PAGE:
What Skills are needed by Industry. Does Anyone Know?


There’s no shortage of experts telling us which skills university graduates need to be ready for tomorrow’s labour market.

But the difficult truth is that we don’t know what specific skills will be required in ten years time. Just like we didn’t know ten years ago how social media, artificial intelligence, robotics or autonomous vehicles would be multi-billion dollar global industries.

So how do we begin to determine what and how skills are taught? My economics lecturer used to say that ‘one should not rush to throw the baby out with the bathwater’. Not all skills become redundant and not all that we teach becomes dated. But the challenge is to filter through what is delivered in a structured way to determine what is really adding to the leaners’ overall journey.

Its easy to jump on the bandwagon and start thinking of this as a ‘another’ piece extolling the virtues of the recently appreciated ‘soft’ skills. However what we need to do is look at all the non-technical, non-subject specific skills that are imparted in Higher Education.

There are numerous skills we don’t talk about because we just take it for granted that learners will inculcate them as part of the immersion process. These are personal and social attributes. These form part of the character qualities as the ‘Work Economic Forums’ define them. There is no structure in their delivery, monitoring of their acquisition or assessment of their application.

These non-technical skills and character qualities are the one that help build societies, not just economies. Maybe we are just not that interested yet to achieve that level of nirvana. 

I the reality is that Institutions are not sufficiently rewarded for building these kinds of attributes or creating an environment, which fosters Curiosity, Leadership, Initiative, Adaptability, Social awareness, Cultural awareness or Persistence. And to be clear a lot of institutions do so without such direct reward being in place.

Putting that cynicism to one side let's focus on Employer needs. These are the practical, pragmatic skills, which can be tied more closely to goals and deliverables and ‘easier’ to measure.

The reality is that irrespective of corporate/employer jargon the requirements are not too dissimilar. Various organisations have spent a lot of time, money and effort trying to codify these.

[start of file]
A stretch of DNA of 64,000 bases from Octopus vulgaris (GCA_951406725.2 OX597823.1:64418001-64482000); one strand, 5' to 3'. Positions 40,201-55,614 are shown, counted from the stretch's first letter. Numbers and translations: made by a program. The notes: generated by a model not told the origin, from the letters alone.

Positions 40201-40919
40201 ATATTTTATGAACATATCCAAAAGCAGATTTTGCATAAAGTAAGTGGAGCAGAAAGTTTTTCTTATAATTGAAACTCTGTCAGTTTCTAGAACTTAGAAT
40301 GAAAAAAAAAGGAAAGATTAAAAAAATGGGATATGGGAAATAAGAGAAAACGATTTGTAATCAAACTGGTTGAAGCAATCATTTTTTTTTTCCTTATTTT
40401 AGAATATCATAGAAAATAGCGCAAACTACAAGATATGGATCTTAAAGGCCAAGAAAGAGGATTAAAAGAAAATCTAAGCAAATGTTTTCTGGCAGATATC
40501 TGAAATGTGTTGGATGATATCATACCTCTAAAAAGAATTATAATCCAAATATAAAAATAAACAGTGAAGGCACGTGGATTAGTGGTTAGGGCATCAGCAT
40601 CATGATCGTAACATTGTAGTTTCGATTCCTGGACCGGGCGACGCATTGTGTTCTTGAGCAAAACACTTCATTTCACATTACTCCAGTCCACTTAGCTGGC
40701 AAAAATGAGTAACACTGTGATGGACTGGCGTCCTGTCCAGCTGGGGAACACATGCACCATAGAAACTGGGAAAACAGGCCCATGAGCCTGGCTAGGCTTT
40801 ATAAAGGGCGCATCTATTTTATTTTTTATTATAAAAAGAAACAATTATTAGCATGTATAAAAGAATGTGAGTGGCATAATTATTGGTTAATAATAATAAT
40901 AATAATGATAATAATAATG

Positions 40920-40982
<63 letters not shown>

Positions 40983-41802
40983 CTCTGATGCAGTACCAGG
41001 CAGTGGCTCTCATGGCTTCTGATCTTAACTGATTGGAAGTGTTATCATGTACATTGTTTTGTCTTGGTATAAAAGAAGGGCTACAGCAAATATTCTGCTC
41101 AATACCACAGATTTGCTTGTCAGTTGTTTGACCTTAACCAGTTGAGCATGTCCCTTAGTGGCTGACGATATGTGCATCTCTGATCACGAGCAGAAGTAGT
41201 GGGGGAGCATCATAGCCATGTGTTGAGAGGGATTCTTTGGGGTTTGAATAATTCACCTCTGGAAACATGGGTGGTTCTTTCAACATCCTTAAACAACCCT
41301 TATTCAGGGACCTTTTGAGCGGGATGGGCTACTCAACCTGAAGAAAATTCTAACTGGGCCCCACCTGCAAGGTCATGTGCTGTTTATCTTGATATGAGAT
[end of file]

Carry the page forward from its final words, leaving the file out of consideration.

It is fair to say that one 'delegates' basic/foundation skills to, or at least assumes they will be, acquired in learners during the K12 years. These cover Literacy, Numeracy, Scientific literacy, Tech literacy, Financial literacy, Cultural literacy and Civic literacy.

The aptly named “Institute of the Future” at the University of Phoenix came up with a range of employer ready skills, which have been updated and added to by others. These include:


  • Personal Skills which they rightly summarise as core Resilience
  • People Skills which encompassed Cross-Cultural Competency, Social Intelligence and Virtual Collaboration
  • Applied Knowledge to ensure that it was beyond just the theoretical and covered Novel & Adaptive thinking, Cognitive Load Management, Sense-Making.
  • Workplace Skills such as New-Media Literacy, Design Mindset, Transdisciplinarity, Computational Thinking

These may actually be closer to serving the economic purpose of employers than pure technical skills and start to cover the over-arching competencies of Critical Thinking, Problem solving, Collaboration and Communication.

But just like the expectations of employers, and the market, in this respect, towards such skills we have to remain flexible and nimble. The key principle must be that with a strong foundation to build on, we can look at the skills which best help the learners contribute to society.

But more importantly for the institution, and the education process more widely, is to collectively act as the enabler that nurtures the leaners to help them achieve their full potential.

Keith HampsonComment